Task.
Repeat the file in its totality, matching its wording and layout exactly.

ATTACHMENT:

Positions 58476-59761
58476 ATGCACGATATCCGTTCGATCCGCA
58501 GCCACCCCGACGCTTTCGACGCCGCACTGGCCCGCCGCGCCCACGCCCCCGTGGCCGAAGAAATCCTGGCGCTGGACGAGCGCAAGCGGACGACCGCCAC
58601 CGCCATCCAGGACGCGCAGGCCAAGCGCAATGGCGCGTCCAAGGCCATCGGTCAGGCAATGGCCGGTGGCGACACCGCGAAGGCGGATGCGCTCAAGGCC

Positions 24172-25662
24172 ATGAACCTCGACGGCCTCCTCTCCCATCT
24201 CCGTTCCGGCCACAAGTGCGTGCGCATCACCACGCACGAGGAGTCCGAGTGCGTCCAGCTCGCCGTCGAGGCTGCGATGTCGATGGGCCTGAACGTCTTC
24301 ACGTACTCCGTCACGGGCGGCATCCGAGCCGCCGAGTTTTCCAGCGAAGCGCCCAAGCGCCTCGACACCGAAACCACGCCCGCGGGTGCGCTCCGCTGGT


Positions 58476-59761
58476 ATGCACGATATCCGTTCGATCCGCA
58501 GCCACCCCGACGCTTTCGACGCCGCACTGGCCCGCCGCGCCCACGCCCCCGTGGCCGAAGAAATCCTGGCGCTGGACGAGCGCAAGCGGACGACCGCCAC
58601 CGCCATCCAGGACGCGCAGGCCAAGCGCAATGGCGCGTCCAAGGCCATCGGTCAGGCAATGGCCGGTGGCGACACCGCGAAGGCGGATGCGCTCAAGGCC

Positions 24172-25662
24172 ATGAACCTCGACGGCCTCCTCTCCCATCT
24201 CCGTTCCGGCCACAAGTGCGTGCGCATCACCACGCACGAGGAGTCCGAGTGCGTCCAGCTCGCCGTCGAGGCTGCGATGTCGATGGGCCTGAACGTCTTC
24301 ACGTACTCCGTCACGGGCGGCATCCGAGCCGCCGAGTTTTCCAGCGAAGCGCCCAAGCGCCTCGACACCGAAACCACGCCCGCGGGTGCGCTCCGCTGGT